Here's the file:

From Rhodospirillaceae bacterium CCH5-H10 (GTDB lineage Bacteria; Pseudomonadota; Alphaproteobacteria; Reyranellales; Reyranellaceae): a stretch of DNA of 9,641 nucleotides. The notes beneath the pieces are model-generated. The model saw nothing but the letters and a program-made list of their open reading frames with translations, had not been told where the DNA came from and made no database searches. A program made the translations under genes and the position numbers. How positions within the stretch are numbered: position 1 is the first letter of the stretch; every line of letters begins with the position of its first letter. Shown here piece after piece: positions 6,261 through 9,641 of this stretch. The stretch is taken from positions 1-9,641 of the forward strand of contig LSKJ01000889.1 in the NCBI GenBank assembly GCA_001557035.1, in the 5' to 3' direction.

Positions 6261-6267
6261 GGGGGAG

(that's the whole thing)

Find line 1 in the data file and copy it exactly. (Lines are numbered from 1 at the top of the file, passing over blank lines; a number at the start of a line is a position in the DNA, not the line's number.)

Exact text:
From Rhodospirillaceae bacterium CCH5-H10 (GTDB lineage Bacteria; Pseudomonadota; Alphaproteobacteria; Reyranellales; Reyranellaceae): a stretch of DNA of 9,641 nucleotides. The notes beneath the pieces are model-generated. The model saw nothing but the letters and a program-made list of their open reading frames with translations, had not been told where the DNA came from and made no database searches. A program made the translations under genes and the position numbers. How positions within the stretch are numbered: position 1 is the first letter of the stretch; every line of letters begins with the position of its first letter. Shown here piece after piece: positions 6,261 through 9,641 of this stretch. The stretch is taken from positions 1-9,641 of the forward strand of contig LSKJ01000889.1 in the NCBI GenBank assembly GCA_001557035.1, in the 5' to 3' direction.